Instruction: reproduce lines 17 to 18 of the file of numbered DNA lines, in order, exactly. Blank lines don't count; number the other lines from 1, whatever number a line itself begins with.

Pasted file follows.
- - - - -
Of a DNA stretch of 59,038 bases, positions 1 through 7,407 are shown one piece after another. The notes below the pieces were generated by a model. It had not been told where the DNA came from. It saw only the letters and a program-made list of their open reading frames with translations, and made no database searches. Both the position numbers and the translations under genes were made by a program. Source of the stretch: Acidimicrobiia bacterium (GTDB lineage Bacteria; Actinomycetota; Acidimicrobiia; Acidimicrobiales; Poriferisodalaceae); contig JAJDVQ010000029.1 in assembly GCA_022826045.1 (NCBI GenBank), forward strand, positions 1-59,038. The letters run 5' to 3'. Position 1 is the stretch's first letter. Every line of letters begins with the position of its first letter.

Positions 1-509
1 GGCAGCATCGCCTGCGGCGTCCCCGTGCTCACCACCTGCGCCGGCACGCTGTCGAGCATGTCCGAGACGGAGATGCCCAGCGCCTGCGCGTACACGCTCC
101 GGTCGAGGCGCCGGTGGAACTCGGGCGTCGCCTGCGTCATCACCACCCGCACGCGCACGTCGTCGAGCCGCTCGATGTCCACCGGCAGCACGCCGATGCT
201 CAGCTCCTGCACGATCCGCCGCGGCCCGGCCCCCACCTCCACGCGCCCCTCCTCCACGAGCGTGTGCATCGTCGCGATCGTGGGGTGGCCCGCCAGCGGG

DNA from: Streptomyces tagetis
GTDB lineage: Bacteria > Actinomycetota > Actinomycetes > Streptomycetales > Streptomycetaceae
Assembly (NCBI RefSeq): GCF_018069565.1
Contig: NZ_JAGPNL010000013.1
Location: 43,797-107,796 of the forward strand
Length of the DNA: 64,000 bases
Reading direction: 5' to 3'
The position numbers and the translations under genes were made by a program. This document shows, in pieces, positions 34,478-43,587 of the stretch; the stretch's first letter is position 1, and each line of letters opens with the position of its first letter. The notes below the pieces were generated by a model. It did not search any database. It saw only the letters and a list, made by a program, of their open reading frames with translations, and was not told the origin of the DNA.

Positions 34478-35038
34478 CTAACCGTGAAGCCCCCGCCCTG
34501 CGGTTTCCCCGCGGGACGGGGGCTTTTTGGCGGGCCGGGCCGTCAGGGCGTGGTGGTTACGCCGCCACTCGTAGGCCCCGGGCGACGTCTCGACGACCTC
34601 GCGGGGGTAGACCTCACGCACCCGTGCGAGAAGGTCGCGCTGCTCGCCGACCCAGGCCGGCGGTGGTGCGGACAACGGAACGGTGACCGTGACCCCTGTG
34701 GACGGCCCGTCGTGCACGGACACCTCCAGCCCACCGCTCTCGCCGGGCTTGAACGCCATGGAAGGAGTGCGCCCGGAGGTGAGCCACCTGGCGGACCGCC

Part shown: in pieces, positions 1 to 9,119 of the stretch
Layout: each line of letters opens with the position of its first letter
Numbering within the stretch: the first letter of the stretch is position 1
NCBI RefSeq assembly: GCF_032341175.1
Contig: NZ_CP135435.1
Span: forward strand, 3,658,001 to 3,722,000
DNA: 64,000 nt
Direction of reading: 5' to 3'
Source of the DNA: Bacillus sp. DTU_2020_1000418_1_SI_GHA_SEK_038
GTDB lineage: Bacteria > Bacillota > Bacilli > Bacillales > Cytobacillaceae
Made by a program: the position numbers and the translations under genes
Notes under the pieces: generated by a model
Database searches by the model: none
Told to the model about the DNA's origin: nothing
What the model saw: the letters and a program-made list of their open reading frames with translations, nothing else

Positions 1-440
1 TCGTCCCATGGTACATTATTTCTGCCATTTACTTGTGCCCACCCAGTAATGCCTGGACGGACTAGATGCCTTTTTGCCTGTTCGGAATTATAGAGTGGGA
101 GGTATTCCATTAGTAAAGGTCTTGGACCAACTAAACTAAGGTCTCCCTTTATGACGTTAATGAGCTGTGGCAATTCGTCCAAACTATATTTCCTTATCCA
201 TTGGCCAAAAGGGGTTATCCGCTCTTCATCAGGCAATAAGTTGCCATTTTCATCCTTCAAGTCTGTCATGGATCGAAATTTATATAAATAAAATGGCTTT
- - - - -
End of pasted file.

34601 GCGGGGGTAGACCTCACGCACCCGTGCGAGAAGGTCGCGCTGCTCGCCGACCCAGGCCGGCGGTGGTGCGGACAACGGAACGGTGACCGTGACCCCTGTG
34701 GACGGCCCGTCGTGCACGGACACCTCCAGCCCACCGCTCTCGCCGGGCTTGAACGCCATGGAAGGAGTGCGCCCGGAGGTGAGCCACCTGGCGGACCGCC